Black Box / Chambre Noire (2005) by the South African artist William Kentridge marks a significant shift in the artist’s oeuvre. The work consists of film, kinetic objects, drawings and a mechanical miniature theatre and represents the growing fusion of Kentridge’s interest in theatre, opera and art that still influences the artist’s production today. Black Box / Chambre Noire is therefore considered one of his principal works, and with support from the New Carlsberg Foundation it is now part of the permanent collection of the Louisiana Museum of Modern Art, which is situated north of Copenhagen.

A processual work

The rich and multi-layered character of the work stems from the artist’s particular working process, where drawings, archive photos and film clips from the German colonial era are interwoven with his own footage from South West Africa (now Namibia). This reuse of materials results in a processual work that contains traces of the past. Black Box / Chambre Noire thus manifests its own inescapable history, and the many layers of meaning are laid bare to the viewer.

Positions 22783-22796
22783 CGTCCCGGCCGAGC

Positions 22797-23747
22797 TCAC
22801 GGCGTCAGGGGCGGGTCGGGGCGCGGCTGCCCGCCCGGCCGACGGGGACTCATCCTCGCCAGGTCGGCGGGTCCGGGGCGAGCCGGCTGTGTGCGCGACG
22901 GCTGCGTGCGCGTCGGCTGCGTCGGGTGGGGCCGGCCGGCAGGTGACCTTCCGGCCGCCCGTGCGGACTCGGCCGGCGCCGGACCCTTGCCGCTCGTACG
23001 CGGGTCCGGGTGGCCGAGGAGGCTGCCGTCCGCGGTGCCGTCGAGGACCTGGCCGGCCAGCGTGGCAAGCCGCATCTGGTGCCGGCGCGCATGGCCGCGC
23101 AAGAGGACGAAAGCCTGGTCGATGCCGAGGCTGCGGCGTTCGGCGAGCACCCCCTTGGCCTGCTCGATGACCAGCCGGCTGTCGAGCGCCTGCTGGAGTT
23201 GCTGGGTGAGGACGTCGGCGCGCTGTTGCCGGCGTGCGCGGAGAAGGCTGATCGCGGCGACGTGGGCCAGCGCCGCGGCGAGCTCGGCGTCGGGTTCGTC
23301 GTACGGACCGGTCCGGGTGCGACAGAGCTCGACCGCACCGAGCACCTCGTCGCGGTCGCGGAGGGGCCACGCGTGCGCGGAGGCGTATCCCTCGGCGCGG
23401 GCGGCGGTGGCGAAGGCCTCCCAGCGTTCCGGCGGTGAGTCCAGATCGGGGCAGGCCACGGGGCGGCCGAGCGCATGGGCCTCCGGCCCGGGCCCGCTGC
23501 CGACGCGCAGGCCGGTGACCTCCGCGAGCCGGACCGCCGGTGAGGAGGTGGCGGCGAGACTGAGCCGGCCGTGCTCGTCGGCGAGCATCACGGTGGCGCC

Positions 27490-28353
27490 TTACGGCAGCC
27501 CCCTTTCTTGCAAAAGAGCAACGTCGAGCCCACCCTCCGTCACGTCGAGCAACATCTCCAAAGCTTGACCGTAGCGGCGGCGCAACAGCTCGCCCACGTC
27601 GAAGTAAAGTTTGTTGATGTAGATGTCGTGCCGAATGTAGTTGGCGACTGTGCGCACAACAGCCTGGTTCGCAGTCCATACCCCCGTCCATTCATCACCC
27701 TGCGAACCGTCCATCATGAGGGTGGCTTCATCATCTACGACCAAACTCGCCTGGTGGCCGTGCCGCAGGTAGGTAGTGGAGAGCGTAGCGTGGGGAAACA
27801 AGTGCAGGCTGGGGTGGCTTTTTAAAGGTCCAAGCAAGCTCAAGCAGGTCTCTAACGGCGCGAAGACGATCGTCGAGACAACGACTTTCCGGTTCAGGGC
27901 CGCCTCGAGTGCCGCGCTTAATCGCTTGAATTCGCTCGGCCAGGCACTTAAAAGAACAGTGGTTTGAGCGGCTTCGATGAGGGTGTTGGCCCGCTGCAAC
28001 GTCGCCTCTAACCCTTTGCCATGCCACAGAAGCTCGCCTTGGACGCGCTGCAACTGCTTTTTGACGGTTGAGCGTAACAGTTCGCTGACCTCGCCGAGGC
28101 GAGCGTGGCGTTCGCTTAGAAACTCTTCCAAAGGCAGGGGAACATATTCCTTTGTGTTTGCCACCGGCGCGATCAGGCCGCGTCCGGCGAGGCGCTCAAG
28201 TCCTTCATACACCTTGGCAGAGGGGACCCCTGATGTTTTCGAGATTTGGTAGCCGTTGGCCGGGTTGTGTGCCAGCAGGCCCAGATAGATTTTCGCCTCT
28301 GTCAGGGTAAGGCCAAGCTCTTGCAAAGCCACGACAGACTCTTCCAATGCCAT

Recollection and grief

As is often the case in Kentridge’s work, recollection plays a key role in this piece. Black Box / Chambre Noire examines how subjective memories are shaped by history’s grand narratives. Kentridge explores the German colonial presence in Africa, in particular the German massacre of the Herero tribe in South West Africa in 1904, an incident that many regard as the first genocide of the 20th century. In addressing this historic event Kentridge draws on Freud’s concept of Trauerarbeit (grief work), which Freud views as the natural psychological mechanism for dealing with trauma and painful loss. Black Box / Chambre Noire explores the difficulties associated with representing historical traumas and reconstructing historical events through the lens of a particular time, place and political context. The work thus addresses seemingly simple historical constructs such as past and present, victim and perpetrator, theatre and audience.

About the artist

William Kentridge was born in 1955 in Johannesburg, where he still lives and works today. Kentridge has exhibited around the world and is represented in the collections of some of the world’s leading museums, including the Metropolitan Museum of Art (New York), San Francisco Museum of Modern Art, Honolulu Museum of Art, Tate Modern (London), Museum of Contemporary Art (Chicago) and Museum of Modern Art (New York). Louisiana presented the first major solo exhibition of Kentridge’s work in Scandinavia in 2017.